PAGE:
A team of UK fertility experts wants IVF clinics to consider taking advantage of a womans natural cycle during infertility treatment instead of routinely using drugs to stimulate ovaries into producing extra eggs.
A study published today (Wednesday 31 January) in Europes leading reproductive medicine journal, Human Reproduction*, has found that for the majority of women the chances of pregnancy are just as good if doctors rely on the womans natural menstrual cycle.
The researchers view is that, in 60% to 70% of cases, a series of treatment cycles without using ovarian stimulation would be safer, less stressful and mean fewer multiple births. It also costs only a fifth of the price of current practice and would bring IVF within the reach of more childless couples worldwide and enable countries that state-fund IVF to help more women.
Dr Geeta Nargund and colleagues reached their conclusion following a study of 181 treatments in 52 women at the Assisted Conception Unit at Kings College Hospital, London. All the women had treatment based around their natural menstrual cycles.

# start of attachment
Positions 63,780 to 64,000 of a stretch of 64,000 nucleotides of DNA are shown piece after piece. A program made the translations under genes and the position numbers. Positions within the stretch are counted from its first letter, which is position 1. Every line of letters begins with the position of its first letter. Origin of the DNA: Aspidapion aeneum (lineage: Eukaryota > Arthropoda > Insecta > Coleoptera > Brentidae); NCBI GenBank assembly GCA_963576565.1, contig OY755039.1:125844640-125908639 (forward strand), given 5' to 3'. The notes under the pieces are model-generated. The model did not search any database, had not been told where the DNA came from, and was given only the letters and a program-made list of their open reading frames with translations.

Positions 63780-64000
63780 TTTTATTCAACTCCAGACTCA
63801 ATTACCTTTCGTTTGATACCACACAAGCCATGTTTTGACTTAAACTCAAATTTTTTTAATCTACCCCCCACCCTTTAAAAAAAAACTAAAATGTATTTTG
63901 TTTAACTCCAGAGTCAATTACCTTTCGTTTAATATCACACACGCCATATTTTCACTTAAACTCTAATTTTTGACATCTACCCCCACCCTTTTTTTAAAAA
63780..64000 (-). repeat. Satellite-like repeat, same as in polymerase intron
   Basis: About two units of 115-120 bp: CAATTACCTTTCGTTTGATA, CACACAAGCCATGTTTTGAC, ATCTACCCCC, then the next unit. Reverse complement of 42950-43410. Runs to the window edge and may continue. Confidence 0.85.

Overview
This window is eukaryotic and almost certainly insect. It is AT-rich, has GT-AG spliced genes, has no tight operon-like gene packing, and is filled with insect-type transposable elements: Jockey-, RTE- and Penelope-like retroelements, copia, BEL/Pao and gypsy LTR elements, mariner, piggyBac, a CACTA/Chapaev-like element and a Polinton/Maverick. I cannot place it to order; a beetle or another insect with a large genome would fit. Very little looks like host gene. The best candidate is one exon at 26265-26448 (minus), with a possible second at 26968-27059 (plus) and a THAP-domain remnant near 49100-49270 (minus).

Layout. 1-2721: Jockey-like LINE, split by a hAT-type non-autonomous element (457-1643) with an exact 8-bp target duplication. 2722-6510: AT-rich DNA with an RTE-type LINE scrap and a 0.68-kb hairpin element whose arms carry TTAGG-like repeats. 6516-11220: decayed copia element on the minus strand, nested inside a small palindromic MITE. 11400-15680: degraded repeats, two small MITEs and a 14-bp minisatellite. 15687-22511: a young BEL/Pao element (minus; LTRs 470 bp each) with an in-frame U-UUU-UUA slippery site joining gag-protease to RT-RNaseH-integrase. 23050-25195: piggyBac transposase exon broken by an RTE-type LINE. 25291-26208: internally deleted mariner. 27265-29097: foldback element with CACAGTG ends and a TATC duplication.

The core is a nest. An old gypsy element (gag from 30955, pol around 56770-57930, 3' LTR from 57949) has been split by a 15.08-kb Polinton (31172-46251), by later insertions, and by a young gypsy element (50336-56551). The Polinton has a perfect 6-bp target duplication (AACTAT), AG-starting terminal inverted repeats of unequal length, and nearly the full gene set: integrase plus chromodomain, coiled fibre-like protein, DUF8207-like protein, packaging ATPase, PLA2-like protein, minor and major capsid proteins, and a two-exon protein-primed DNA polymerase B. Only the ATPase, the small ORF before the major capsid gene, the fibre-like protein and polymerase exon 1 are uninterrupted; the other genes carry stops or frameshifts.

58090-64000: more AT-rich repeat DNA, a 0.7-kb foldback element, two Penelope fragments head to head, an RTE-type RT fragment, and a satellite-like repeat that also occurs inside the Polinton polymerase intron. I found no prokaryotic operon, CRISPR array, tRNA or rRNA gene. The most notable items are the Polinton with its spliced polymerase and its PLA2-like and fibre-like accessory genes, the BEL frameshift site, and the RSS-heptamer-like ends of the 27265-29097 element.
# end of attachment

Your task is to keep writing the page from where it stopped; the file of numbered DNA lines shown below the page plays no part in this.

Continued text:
They were found to have the same chance of having a baby after an average of three to four cycles of treatment as women undergoing conventional drug-stimulated treatment about a third (32% as against 34%).
The first test-tube baby born in 1978 in England was the result of normal menstrual cycle IVF treatment, but the practice was pretty well abandoned with the onset of extensive use of hormonal drugs to stimulate the ovaries into producing more eggs per cycle. This new study is the first to establish that basing treatment on a womans natural cycle can achieve comparable results with those of drug-stimulated cycles.
Dr Nargund, who now directs the fertility centre at St. Georges Hospital, London, said: "Weve demonstrated that it is an effective and potentially cost-effective option for certain groups. With a trend now to reducing the number of embryos transferred, ou
Contact: Margaret Willson
European Society for Human Reproduction and Embryology